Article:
The U.S. Environmental Protection Agency (EPA) has reported that greenhouse gas emissions have fallen by 2.7% from 2016 to 2017 in America. The EPA’s report stated that emissions from large power plants have declined 4.5% since 2016 and 19.7% since 2011.
What were the reasons for the decline in greenhouse gas emissions, if the U.S. economy has been steadily growing? The reason is simple, economics. Utilities have been rapidly moving from coal-fueled power plants to natural gas and renewable energy sources, such as wind farms and solar parks due to economics. Hydropower, wind and solar energy are significantly cheaper to generate electricity than coal and comparable in price to natural gas.
Although the 2.7% decline in greenhouses gases is encouraging, the quantity is insignificant, relative to the quantity of CO2 necessary to improve air quality and mitigate the risk of global warming. In my opinion, the most effective methods to reduce greenhouse gases in the United States are as follows:
1. Continue the renewable energy tax credits, which will sustain the rapid growth of wind farms, solar parks, wind + solar hybrid projects, hydropower projects and geothermal projects. Renewable energy currently provides approximately 20% of America’s electricity. In my opinion, extending the tax credits will more than double the amount of renewable energy in America by 2030.
2. Accelerate the closure of coal-fueled power plants. Coal fueled power plants generate 30% to 40% more greenhouse gases than natural gas-fueled power plants.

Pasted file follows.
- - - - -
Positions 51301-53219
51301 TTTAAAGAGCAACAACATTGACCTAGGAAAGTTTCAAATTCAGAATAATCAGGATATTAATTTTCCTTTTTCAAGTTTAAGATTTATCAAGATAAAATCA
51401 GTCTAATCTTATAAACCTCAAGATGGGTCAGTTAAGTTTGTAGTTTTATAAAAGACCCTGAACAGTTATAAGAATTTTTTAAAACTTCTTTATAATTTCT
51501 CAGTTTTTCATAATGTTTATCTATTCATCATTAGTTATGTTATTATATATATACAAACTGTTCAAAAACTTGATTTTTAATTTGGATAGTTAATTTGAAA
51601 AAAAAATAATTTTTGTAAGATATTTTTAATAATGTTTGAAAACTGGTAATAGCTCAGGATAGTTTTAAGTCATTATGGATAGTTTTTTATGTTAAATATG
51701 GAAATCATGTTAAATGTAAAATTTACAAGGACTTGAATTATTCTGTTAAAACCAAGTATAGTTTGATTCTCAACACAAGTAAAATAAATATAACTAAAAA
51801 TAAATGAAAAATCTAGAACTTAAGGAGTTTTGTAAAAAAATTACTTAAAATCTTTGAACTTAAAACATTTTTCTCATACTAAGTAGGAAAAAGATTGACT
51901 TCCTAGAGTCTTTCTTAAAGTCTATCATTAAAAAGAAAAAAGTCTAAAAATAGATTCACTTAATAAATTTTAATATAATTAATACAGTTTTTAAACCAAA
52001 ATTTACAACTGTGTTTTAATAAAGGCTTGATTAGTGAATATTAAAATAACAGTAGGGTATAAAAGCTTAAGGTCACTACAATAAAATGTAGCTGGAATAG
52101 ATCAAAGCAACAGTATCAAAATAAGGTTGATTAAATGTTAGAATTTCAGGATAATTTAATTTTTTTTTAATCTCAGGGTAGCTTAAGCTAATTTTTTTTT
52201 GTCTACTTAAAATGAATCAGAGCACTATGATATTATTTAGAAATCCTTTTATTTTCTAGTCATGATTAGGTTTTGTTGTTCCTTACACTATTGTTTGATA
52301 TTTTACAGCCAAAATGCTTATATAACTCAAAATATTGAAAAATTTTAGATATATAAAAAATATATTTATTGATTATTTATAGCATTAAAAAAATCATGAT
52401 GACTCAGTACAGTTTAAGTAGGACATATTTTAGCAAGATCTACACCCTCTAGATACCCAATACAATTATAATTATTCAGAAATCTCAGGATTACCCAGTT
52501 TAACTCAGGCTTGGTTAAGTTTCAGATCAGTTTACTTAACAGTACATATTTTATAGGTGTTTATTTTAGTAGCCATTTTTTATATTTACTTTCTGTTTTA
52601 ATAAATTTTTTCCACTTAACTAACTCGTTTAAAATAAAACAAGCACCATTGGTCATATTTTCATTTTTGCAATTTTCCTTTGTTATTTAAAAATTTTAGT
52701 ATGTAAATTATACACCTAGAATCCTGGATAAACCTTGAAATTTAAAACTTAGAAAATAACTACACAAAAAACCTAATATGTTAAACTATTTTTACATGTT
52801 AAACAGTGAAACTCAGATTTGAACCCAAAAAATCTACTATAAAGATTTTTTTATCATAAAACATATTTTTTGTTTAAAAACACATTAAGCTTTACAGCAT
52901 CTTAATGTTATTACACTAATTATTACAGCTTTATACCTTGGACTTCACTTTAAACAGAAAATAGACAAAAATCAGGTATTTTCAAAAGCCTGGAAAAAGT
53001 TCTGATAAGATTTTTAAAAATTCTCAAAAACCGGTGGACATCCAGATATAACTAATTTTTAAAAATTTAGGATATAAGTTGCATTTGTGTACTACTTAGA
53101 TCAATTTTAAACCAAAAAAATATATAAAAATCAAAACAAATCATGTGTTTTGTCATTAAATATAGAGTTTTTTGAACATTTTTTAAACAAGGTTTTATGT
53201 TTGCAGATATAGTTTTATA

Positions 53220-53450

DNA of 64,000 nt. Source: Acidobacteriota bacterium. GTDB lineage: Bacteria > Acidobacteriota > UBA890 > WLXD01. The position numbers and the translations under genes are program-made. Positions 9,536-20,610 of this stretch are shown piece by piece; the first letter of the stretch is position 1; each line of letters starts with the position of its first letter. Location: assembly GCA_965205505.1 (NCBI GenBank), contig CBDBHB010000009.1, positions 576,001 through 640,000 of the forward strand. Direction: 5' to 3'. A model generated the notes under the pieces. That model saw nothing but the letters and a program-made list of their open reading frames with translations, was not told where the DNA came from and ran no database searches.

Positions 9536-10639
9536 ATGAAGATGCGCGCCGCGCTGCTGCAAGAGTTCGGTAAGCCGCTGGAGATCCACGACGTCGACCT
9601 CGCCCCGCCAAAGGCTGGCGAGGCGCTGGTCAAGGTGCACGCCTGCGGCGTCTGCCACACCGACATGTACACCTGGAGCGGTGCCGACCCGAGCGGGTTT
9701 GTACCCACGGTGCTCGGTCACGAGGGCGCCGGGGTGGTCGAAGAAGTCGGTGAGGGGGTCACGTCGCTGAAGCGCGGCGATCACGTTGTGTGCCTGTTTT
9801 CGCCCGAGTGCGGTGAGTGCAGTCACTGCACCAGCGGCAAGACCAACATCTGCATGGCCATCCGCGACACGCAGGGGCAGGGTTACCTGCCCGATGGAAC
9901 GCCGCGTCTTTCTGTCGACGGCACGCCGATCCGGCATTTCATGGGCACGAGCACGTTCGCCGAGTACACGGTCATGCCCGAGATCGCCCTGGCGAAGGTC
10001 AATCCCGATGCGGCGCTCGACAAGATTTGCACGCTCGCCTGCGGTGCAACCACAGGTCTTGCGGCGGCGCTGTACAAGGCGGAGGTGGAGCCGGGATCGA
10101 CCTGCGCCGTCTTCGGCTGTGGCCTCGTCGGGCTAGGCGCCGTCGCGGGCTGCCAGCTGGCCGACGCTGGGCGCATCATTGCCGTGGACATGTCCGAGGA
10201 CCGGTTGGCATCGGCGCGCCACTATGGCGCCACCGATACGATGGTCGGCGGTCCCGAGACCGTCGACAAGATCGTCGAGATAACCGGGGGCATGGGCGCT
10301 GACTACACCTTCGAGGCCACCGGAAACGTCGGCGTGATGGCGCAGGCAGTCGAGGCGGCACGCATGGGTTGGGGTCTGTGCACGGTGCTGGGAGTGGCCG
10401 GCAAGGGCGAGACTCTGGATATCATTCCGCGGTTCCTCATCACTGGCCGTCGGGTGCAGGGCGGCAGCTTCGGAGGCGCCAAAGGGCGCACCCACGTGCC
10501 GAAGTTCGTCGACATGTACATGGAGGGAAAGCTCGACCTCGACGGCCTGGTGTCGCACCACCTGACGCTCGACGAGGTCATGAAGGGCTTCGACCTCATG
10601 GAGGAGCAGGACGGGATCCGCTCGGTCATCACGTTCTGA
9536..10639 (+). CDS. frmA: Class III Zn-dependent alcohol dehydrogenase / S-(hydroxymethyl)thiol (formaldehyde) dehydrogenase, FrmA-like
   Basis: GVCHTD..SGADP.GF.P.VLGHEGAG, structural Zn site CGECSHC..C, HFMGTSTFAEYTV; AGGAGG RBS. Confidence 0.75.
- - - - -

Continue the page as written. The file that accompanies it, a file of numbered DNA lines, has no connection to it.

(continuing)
3. Initiate tax credits for companies to install electric vehicle (EV) charging stations to the general public. In my opinion, gas stations will leap at the opportunity to add EV charging stations to their existing facilities. The new, fast charging stations can now provide an EV charge in less than 8 minutes that will allow the vehicle to drive an additional 125 miles. The greatest revenue generator for a gas station, isn’t gasoline, it is snacks and drinks.
4. Initiate tax credits for electric vehicle fleets and private vehicles. The automobile industry has been preparing for the move from combustion engine vehicles (CEV) to EVs for the past fifteen years. Tax incentives will make the purchase price for EVs comparable to CEVs. EVs operating and fueling cost are already cheaper than CEVs.
These measure will require collaboration at the federal, state and city levels. Cities and states should be routinely committing to EVs, not CEVs. States with state taxes can also provide tax breaks for priority renewable energy projects. States which rely on coal, may make tax credits for wind farms and solar parks a priority. Other states may encourage the purchase of EVs and the installation of public charging stations as a priority.
The fundamental question is, how America come together to dramatically reduce greenhouse gases. In my opinion, this can be done, if America can put aside our differences and work for the common good of our country.